Film Review: Boss Level
Director: Joe Carnahan
Cast: Frank Grillo, Mel Gibson, Naomi Watts, Michelle Yeoh, Annabelle Wallis, Ken Jeong, Selina Lo, Will Sasso
Running Time: 95
Australian Distributor: Rialto Distribution / Hulu
Frank Grillo! Remember the name because you are going to be hearing it quite a lot over the next decade or so. For awhile now actor Frank Grillo has been on the verge of becoming a breakout star. He’s done it the hard way – starring in the TV show Billions, plus B-Grade action flicks that go straight to streaming, having a fairly major part in a minor franchise like The Purge, and of course playing a villain in the Marvel universe. Now though with new sci-fi action flick Boss Level Grillo finally manages to take that well-earned step of being the film’s leading man.
Directed by Joe Carnahan (The Grey) Boss Level sees Grillo play retired Special Forces Officer Roy Pulver who has found himself trapped in a time loop that sees him wake up every day next to a mystery blonde before being attacked in his apartment by a machete wielding man and then a helicopter. Should he make through them he then finds himself being hunted down by a group of elite hit-people, including the sword-expert Guan Yin (Selina Lo – The Debt Collector). When one of them eventually kills him he finds himself waking back up and living the same day all over again.
Each day Roy tries to put together the pieces of the puzzle to work out what his happening and that intensifies when the cruel Colonel Clive Ventor (Mel Gibson – Braveheart) informs him that the woman that he loves, scientist Jemma Wells (Naomi Watts – The Impossible), is dead – and strongly alludes that he did it.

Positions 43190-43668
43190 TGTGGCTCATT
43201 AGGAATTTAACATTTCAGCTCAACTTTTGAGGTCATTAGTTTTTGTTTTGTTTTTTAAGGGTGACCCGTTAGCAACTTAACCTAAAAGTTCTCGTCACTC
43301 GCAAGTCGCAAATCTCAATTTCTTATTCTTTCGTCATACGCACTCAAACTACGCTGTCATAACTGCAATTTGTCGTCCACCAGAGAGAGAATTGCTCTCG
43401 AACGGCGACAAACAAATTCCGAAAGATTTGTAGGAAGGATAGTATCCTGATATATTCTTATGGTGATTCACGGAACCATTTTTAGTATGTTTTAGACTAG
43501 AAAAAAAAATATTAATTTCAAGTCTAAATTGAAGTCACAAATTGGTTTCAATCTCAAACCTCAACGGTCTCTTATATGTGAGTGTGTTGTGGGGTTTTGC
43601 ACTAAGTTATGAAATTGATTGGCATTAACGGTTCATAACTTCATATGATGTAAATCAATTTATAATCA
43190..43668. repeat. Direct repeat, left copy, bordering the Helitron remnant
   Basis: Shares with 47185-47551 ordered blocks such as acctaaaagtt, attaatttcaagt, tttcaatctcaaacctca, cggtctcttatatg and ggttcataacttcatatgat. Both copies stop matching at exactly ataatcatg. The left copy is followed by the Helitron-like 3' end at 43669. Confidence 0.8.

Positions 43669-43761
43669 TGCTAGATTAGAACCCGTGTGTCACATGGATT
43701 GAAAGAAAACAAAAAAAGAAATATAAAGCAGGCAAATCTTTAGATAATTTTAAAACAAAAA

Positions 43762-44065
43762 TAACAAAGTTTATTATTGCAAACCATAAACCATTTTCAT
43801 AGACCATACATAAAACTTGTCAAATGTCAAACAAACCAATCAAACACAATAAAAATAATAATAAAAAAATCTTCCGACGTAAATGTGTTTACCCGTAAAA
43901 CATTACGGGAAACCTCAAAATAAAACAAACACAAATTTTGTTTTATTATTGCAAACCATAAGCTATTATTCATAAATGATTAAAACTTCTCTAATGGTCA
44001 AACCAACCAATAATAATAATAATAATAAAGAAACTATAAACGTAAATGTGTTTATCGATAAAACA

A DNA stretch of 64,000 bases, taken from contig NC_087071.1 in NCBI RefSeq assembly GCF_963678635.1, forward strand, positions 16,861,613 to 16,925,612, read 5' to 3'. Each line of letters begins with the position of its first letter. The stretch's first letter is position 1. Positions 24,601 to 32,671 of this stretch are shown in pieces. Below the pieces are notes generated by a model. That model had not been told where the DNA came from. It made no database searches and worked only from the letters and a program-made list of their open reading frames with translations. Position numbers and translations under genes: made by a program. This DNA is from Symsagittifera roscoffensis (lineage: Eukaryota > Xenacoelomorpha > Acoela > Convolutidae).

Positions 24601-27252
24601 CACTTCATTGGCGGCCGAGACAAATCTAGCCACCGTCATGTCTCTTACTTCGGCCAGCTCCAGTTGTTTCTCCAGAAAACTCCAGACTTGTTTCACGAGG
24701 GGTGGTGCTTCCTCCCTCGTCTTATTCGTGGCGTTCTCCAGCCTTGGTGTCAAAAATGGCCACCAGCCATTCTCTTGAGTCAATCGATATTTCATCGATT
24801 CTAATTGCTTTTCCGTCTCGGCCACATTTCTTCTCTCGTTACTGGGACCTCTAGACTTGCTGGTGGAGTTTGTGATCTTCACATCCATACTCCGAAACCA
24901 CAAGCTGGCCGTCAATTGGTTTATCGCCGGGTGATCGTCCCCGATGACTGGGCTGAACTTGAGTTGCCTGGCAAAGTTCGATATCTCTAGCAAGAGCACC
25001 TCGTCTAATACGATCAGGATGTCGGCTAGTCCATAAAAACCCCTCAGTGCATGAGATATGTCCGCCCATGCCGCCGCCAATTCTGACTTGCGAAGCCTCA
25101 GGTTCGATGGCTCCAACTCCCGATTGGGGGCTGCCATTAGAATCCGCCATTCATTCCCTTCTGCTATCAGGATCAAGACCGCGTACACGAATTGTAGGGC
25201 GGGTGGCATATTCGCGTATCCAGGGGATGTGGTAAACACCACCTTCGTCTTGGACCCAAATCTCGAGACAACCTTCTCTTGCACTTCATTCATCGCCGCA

Boss Level is a fun ride from start to finish. The screenplay which sees the Borey Brothers (Open Grave) team up with Carnahan is inventive and creative despite using the same time loop theme that has worked so well over the years for films like Groundhog Day and Happy Death Day. The video game vibe that Carnahan and his team manage to bring to the film also takes the story to the next level as the intriguing mystery element of the film intertwines with brilliant stunt work and some amazing fight sequences.
So many action movies these days think that over-the-top stunts can overcome a weaker than average script, but that certainly isn’t the case here. The screenplay here is top notch and the mystery element comes to the fore as Roy crosses paths with the likes of Dai Feng (Michelle Yeoh – Tomorrow Never Dies) and Chef Jake (Ken Jeong – Community) who help put together the jigsaw pieces to solve what is exactly going on. Even the sci-fi element of the film goes to the extreme and works if you don’t think too much about it.
Grillo really embraces the opportunity to shine and her he becomes a true action hero, the type of action hero that many of us grew up watching in the 1980s and 1990s. Whether it means him jumping off a building, being thrown from a moving car and hang off a helicopter Grillo does it with complete ease and unlike some action heroes he also has the acting ability to back it up. The fact that he can also pull of dramatic and touching scenes alongside Naomi Watts and Rio Grillo (who plays his son Joe in the film) shows that Grillo has what it takes to move to the forefront of action stars in modern day cinema.
Added to Grillo’s performance are the performances of the main ensemble around him. Mel Gibson shines as the unrelenting villain, Ken Jeong again shows his comic genius while Michelle Yeoh and Selina Lo’s fight sequences are out of this world. Then there is of course Naomi Watts who doesn’t let the fact that she is in an action keep her from performing at her A-Game. As a general rule Joe Carnhahan’s movies can be hit or miss. For every movie he makes that is as brialliant as The Grey he makes a dud like The A-Team, but here Carnahahn is onto a winner. Here he has delivered a creative action sci-fi that is destined to become a cult classic.
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